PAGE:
"Meeting's going to start in thirty. Might as well feed," Freddie moved into the line, followed by Bolger who slumped beside him.

"So you're really not going to help me," Bolger said, by all means despondent.

Freddie had apologized to Bolger just minutes ago when he had caught up with his friend on the way to the cafeteria. Bolger was not one to hold grudges for very long, in fact, any resentment he may have felt after yesterday's discussion would have dissipated within one or two hours, making him a very forgiving man. So Freddie was absolved from all the rudeness and stubbornness of his person with just a simply "sorry". Of course, this did not mean that Freddie was sympathetic with Bolger's or Peeks' demands of overseeing the practical classes for the Computer and Technology course, indeed he had set up a meeting today with the Head to discuss otherwise.

"I'm really not, Jarred," Freddie reaffirmed, surveying the chalky menu board over the heads of other professors and students, "What are you having?"

Bolger peered up, "Chicken sandwich. I'm watching my weight."

"Don't be such a woman," Freddie eyed him over his shoulder, then turned back to assess the other items on the menu, "Caramelized Danish looks good. But I think I'm going for the Bacon and Eggs ensemble."

"It's hardly breakfast," Bolger remarked, and then continued with the more pressing issue, "Besides, the Head will force you to do it. Peeks was really quite adamant when he assigned you Associate Lecturer, believe me, I was there. And Miss Sturridge was present as well, snivelling no less from 2D. She scares me, and I believe she has something to do with this whole scheme.

Ha, well I don't think you can persuade your way out of it this time."

Someone had finished ordering and everyone in the line sauntered forward, save for the student who stood in front of them, no doubt in a daze of examination dates and assignment word limits. Freddie nudged him gently, and he nodded in appreciation before stepping forward.

"I will think of something, eventually" Freddie sighed, "I may still surprise you yet."

"Everything you do is surprising, and that's why I am never surprised," Bolger mused.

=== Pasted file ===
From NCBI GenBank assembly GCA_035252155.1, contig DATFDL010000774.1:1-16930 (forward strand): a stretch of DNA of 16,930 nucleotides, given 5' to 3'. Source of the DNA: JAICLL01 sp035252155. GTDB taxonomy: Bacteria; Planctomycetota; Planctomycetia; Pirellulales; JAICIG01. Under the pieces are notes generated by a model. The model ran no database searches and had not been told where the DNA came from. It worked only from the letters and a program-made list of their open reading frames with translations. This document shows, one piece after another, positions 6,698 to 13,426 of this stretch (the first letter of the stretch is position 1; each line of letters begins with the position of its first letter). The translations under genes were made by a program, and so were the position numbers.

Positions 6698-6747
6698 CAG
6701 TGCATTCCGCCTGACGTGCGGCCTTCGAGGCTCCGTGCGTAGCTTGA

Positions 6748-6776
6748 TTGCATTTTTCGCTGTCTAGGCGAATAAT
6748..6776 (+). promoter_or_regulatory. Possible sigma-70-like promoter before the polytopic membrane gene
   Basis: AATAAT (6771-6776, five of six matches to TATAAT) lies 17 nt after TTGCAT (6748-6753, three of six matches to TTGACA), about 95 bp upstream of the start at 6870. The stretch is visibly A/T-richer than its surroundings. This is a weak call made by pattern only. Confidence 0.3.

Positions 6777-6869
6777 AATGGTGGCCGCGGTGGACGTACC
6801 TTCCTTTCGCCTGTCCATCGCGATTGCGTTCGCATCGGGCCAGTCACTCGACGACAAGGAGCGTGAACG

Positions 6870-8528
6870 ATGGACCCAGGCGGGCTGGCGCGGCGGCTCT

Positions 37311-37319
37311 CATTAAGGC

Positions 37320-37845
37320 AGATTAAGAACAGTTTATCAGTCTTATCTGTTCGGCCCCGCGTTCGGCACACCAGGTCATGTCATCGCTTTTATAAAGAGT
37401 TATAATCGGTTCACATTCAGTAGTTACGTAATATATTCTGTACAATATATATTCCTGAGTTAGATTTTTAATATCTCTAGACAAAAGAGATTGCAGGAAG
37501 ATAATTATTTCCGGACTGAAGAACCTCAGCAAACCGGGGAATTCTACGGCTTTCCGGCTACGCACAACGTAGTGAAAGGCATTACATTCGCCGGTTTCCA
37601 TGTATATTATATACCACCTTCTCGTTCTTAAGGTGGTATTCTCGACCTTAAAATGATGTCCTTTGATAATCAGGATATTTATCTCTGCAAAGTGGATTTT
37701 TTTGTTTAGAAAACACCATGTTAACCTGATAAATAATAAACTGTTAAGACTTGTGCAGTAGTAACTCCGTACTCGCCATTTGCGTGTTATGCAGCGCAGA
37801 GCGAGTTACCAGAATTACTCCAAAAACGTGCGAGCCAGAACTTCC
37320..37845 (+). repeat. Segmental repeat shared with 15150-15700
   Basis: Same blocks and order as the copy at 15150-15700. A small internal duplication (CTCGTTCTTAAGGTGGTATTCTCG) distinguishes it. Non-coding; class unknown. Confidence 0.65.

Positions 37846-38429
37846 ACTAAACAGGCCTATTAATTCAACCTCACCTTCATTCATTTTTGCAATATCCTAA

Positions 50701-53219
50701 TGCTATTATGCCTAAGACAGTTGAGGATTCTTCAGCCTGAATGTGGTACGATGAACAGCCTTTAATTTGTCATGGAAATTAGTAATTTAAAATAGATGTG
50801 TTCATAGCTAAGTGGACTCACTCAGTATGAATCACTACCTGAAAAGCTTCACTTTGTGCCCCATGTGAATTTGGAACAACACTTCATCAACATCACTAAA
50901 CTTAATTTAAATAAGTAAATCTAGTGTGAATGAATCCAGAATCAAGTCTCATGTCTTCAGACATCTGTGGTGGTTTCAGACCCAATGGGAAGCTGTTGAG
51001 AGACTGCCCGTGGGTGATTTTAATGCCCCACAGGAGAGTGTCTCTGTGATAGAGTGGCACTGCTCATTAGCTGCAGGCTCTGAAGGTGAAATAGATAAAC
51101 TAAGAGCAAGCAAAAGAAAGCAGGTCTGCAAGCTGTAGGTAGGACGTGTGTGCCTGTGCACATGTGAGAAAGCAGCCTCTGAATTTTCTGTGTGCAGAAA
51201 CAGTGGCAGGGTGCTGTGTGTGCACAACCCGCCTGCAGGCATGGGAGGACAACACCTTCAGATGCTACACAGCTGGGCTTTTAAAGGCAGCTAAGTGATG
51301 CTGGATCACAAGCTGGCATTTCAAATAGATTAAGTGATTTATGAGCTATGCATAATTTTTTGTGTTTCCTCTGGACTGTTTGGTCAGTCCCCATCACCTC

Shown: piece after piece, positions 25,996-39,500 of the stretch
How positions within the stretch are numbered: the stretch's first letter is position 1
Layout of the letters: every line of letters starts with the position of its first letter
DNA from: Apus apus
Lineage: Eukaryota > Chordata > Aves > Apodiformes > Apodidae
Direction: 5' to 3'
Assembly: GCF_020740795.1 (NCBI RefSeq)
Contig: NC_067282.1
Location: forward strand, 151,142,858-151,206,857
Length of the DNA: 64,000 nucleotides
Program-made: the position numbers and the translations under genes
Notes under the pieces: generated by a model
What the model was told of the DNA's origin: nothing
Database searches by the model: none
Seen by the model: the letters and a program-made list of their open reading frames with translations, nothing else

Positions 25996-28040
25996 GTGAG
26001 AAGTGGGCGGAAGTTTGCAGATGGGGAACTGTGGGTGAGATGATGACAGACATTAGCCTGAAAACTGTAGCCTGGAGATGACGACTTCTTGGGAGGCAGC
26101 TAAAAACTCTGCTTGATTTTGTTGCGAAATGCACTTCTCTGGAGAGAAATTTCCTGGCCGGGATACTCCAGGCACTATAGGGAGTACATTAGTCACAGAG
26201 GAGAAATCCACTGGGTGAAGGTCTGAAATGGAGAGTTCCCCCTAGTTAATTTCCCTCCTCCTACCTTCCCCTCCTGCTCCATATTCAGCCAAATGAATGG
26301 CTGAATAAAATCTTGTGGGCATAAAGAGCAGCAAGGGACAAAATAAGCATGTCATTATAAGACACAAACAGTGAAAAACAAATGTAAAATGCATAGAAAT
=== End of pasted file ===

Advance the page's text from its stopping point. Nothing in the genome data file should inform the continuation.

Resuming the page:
"That hurts, really."

It was not long before it was their turn to order. Freddie asked for the Bacon and Eggs, a side of blueberry pancakes drizzled with maple syrup and a mug of hot chocolate, and added Bolger's chicken sandwich as an afterthought.

"We'll pay together," Freddie winked at the lady behind the counter, and gestured for Bolger to produce his wallet.

"No, no – on the house," the lady spluttered with a huge smile on her face, her eyes dazzling after Freddie as he duly stepped aside for the others behind to order.

Bolger returned his wallet to his back pocket, somewhat bewildered. He followed after Freddie where they would wait at the food export area.

"That was new," Bolger whispered, glancing back at the lady who served them, "I should buy lunch for you more often, considering that I won't actually have to pay any money."

"I should think so too," Freddie agreed, "As it is, I'm not too fond of coming down here, especially at this time of day. Perhaps you could bring the food up to my lab in the future?"

"I'll do no such thing," Bolger protested, and returned with a threat, "But I could get one of your very willing fans to do it, no doubt they would relish in the idea."

Freddie grunted, obviously dreading the possibility of such a scheme.

"The girl behind the counter would do the job remarkably, but she's a bit plain to be of any sort of incentive," Bolger continued, pleased at Freddie's discomfiture, "No, what we need is someone with more sass. A first year would be promising – indeed many are bubbly and enthusiastic, adventurous and full of hormones, yet to be worn down by the monotony of this place."

"Tell me when your hormones start to wane," Freddie huffed, trying to ignore Bolger's babbling.

When the bacon had finished sizzling in its own fat, the eggs stirred into a delicious gomp with parsley, and the pancakes stacked onto a plate and garnished with maple, Freddie took his tray of food and mug of hot chocolate and carried it across to the vacant table in the courtyard that was attached to the indoor-cafeteria.

The cafeteria was smothering, Freddie felt, even though it was fairly large and extended two basketball courts. He never really got used to the hubbub of conversation that radiated off the walls, drumming his ears with mindless drabble about who was a bastard, which professor was being unreasonable, and the general day-to-day stress that resonated with due dates and exam sessions. Indeed, Freddie very rarely ventured to the cafeteria at noon as most students and staff were on a break between lectures, no doubt their stomach hungering for food. Freddie had repelled the idea of coming down here, being that the cafeteria would be over-populated, but in the end resolved to the notion so that he may apologize and leech of his friend's charity. Plus he was hungry, and hadn't had a decent meal in two days.

Bolger trailed behind him, carefully swerving between the chairs that shot out in front of him and the people who had stopped to admire Freddie as he strolled past. He swore occasionally.